Interest rates and how they work
Your guide for understanding interest rates
Interest rates matter if you’re borrowing money or depositing it with a financial institution. If you’re borrowing, the interest rate is the amount you pay annually to borrow money — expressed as a percentage of the principal. If you’re depositing funds, the interest rate is the amount the bank pays you to hold onto your funds.
When interest rates increase, it can be a double-edged sword. High interest rates can make borrowing money considerably more costly over the long run, but earning a higher interest rate on savings helps you build wealth faster.
- In the U.S., the Federal Reserve plays a big role in setting interest rates.
- Interest rates charged for borrowing money are normally represented as an annual rate, and you can be charged simple interest or compound interest.
- When interest is offered on a checking or savings account, the rate is typically represented by an annual percentage yield, or APY, and you’ll generally be offered compound interest.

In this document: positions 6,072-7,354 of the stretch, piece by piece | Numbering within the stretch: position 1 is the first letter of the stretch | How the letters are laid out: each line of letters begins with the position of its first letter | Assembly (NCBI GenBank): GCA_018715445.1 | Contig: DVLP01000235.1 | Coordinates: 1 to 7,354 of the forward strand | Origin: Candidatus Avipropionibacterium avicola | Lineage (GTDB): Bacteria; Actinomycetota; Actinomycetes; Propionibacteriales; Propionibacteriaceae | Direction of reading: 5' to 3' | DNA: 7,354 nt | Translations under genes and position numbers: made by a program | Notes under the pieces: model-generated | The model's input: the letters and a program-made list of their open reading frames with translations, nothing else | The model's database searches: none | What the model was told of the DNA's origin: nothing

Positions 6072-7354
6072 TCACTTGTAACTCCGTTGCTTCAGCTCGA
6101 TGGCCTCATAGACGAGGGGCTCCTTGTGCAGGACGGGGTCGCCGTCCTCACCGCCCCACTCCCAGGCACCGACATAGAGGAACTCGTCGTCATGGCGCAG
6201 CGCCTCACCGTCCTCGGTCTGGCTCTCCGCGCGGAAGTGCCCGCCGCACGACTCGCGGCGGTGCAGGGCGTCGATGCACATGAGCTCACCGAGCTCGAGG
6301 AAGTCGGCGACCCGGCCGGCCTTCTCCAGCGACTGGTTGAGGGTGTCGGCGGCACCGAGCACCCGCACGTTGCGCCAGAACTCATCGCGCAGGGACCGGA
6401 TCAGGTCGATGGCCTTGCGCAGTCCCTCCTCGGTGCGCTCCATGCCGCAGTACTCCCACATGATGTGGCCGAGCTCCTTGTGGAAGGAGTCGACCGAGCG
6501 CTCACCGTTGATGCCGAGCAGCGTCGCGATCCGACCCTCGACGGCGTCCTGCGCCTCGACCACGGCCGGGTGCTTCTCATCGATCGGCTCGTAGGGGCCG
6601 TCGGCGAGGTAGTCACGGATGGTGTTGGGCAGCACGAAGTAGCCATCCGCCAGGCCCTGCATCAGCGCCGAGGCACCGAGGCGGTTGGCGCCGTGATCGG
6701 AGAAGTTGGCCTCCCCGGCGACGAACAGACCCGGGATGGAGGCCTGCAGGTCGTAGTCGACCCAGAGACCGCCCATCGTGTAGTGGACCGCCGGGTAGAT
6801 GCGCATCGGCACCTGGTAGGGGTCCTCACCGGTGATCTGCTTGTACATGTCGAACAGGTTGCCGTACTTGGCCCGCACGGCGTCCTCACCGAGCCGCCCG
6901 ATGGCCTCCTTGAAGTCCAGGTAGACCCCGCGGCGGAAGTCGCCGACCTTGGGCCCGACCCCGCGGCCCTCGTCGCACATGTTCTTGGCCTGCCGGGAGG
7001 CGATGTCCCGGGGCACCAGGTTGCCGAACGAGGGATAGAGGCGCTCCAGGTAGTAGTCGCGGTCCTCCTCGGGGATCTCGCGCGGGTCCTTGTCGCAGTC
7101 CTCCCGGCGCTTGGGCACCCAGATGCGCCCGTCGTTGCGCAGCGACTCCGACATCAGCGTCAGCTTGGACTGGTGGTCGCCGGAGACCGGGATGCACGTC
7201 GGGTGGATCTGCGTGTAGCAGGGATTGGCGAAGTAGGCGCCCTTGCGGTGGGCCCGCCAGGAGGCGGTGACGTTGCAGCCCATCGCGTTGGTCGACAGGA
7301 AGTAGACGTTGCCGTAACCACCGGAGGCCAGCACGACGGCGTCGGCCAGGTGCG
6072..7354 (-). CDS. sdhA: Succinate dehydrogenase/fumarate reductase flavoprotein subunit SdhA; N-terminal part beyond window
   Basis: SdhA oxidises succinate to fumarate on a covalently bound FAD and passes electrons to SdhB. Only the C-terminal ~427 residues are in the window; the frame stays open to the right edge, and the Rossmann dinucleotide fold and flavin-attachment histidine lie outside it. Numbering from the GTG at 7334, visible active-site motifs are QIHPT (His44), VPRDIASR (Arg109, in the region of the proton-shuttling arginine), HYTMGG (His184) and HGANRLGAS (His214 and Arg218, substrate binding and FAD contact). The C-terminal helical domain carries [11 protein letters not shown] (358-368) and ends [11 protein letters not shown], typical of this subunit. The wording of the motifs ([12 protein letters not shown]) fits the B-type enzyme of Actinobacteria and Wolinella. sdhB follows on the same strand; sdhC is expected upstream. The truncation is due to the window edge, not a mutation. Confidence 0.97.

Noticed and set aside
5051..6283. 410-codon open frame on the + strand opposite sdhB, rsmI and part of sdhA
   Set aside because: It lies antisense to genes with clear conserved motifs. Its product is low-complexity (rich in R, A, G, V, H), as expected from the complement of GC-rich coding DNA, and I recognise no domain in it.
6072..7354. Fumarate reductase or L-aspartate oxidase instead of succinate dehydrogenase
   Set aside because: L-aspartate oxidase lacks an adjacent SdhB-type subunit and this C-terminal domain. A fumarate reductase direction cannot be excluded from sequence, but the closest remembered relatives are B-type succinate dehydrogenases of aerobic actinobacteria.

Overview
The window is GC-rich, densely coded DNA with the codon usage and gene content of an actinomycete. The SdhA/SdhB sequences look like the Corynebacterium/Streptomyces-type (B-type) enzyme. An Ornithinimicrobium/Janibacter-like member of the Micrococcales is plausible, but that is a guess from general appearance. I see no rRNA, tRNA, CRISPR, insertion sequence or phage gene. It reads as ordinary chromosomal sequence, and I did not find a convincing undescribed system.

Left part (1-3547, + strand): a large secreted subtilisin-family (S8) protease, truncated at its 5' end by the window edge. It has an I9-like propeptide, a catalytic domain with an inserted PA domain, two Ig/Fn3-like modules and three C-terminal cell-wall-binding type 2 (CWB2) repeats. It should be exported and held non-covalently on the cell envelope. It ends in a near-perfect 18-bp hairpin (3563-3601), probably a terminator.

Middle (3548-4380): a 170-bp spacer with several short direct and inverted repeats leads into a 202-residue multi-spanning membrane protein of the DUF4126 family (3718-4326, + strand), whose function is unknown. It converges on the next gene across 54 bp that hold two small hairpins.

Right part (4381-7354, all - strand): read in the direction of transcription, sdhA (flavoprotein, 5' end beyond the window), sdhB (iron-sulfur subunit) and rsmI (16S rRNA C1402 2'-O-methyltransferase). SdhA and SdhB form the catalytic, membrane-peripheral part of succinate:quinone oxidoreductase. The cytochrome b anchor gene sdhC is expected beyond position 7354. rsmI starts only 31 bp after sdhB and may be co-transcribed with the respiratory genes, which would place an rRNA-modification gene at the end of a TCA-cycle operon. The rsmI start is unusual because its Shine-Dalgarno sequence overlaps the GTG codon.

What is interest?
Interest is a term that describes two things. If you’re borrowing money, interest is the amount you pay to the lender for access to the funds. If you’re saving money, it’s the amount the bank pays you to keep your money in its interest-bearing accounts. Interest on loans is typically represented by an annual. At the same time, savings products explain their interest terms using annual percentage yield (APY).
Note some interest rates are fixed, meaning they never charge, while other interest rates are variable.
What’s the difference between interest and APR?